I don’t personally believe there is really such a thing as a “gay community.” What we have in common is mostly our struggle for equality and our need, as a small minority, to meet partners. With the former making some good headway, and the internet revolutionising the latter, will there be less and less need for a gay community? I work and socialise with straight and gay people and wouldn’t want it any other way.

    I think the real issue here is not about being gay as such, it’s about our society’s attitudes toward gender non-conformity, which we still do not accept. Flamboyant men are still oppressed and hence have need for the solidarity of a community. And hence the split with more masculine gay men.

  14. Lion in Winter 13 Feb 2013, 10:58pm

    Wow – you previous posters are missing the point! Gay culture was born of needing to be clandestine – where a word, and look, an action, could not only connect you with another while subverting the rest of the room, but could also expose you to the same room, inviting ridicule, violence, or worse. Hanky codes are but one example from the past, as were keys, etc. Gay culture was born of being in on a secret joke – hence the popularity of Bette Midler, Liza Minnelli, Oscar Wilde, name-your-icon. They were in on the joke, and geared their acts to reflect that. Gay culture is historically one of double-entendre, humour,wit, music, opera, nightclubs and neighbourhoods.

  15. I think it is leo important to keep in mind, that derogatory notions by other gay people who deride others as ‘tho gay’ if they are flamboyant or over animated – let’s face it, if you are apparently not macho enough in someones eyes.

    It’s a growing trend I believe is equally appalling.

  16. Staircase2 14 Feb 2013, 2:49am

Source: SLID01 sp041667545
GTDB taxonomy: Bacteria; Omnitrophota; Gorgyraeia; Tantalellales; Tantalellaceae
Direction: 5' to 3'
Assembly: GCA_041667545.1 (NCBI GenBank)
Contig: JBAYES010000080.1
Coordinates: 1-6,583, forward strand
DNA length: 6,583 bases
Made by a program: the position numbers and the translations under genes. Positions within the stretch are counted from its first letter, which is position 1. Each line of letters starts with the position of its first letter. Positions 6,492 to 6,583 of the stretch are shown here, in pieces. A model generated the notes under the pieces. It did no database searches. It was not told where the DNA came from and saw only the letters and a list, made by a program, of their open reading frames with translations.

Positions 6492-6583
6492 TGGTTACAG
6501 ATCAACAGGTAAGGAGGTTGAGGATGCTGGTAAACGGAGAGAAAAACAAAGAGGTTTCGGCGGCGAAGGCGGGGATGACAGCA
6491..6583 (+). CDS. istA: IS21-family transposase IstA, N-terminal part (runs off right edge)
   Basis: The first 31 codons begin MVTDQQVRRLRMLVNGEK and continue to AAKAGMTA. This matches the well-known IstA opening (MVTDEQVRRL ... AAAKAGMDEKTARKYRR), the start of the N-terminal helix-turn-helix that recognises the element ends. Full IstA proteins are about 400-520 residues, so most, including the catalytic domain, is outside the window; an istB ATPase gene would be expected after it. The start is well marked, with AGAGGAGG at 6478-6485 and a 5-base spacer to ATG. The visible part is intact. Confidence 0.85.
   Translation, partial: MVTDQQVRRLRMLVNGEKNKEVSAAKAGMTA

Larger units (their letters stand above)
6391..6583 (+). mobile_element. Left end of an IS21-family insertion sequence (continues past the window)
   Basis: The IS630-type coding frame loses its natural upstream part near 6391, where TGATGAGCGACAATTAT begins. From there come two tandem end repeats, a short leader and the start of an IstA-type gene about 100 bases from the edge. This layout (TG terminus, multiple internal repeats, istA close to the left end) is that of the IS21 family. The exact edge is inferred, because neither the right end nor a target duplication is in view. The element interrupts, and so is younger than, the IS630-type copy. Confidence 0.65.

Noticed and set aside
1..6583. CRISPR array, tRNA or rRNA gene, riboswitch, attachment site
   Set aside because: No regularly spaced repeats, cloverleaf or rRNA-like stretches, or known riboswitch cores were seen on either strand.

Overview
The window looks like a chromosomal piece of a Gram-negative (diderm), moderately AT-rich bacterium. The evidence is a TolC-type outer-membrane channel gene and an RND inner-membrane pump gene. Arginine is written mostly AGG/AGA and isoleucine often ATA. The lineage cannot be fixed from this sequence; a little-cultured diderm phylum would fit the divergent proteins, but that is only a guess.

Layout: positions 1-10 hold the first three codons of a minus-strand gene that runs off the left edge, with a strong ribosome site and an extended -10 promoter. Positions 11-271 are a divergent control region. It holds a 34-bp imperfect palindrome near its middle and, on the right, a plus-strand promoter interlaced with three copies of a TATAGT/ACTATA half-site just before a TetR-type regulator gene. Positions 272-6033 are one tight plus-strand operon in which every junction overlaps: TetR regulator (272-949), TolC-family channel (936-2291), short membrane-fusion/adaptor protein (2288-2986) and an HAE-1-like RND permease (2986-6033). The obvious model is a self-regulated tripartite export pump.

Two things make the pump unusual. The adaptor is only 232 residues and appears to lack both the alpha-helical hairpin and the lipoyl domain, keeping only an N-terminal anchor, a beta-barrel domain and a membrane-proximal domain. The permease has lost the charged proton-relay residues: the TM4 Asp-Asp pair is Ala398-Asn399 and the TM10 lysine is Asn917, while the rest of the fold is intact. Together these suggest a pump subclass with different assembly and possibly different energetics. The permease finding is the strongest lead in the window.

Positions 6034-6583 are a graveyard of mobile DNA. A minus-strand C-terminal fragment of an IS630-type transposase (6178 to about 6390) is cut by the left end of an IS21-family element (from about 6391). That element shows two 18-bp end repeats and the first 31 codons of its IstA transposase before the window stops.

” Queer culture allowed the inclusion of a great number of men who were probably ‘straight’, but also saw no problem with having sex with other men for a bit of fun or money. Why? Because there was no real stigma against it in the way there is today.”

    This is misleading.

    It was only shortly before this period that Oscar Wilde was imprisoned for example

    1. Jacob Wilde 14 Feb 2013, 9:29am

      I would point you in the direction of the excellent book, ‘Queer London’ by Dr Matt Houlbrook. Stigma existed within many aspects of society, and yes, Oscar Wilde was imprisoned. And yet there is a massive amount of evidence to suggest that in working-class London communities, homosexuality was tolerated. We also know that a great number of men were involved in the ‘trade’, where they would essentially go ‘gay-for-pay’.

  17. Staircase2 14 Feb 2013, 2:55am

    The notion that the ‘Gay Community’ doesn’t exist is a modern notion based on the fact that now, essentially, it doesn’t.

    The Internet has broken up the traditional social networks which existed before.

    Up until very recently there was very much a vibrant Gay Scene and with it a vibrant Gay Community.

    And while there were understood notions of what it took to ‘be’ Gay, the truth is that those scenes were in fact extremely diverse and multi layered.

    Perhaps it is only when viewed from the perspective of a keyboard thru a computer screen that it appears that the Gay Community was some kind of cultural straight jacket.

    It certainly never felt like that during my time spent clubbing during the 90s and early 00s for example

  18. I don’t have much time, but I agree fully with the second paragraph.

  19. Frank Boulton 16 Feb 2013, 6:02am

    A single article can’t address such a vast subject. As th LGBT community has grown and become more visible and better organised, it has diversified.

    A few have commented that I’m too straight-acting for the “gay scene”. This reaction has come from a very small minority of the pub club scene.

    These days there are more special interest groups to cater for LGBT diversity. I don’t think that they “gay community” is rejecting people, so much as people are find the LGBT communities that best suit them.

    It would be good to see an article about gay culture in terms of our literature, music and other arts. In Europe this has a magnificent history going back about 2,700 years.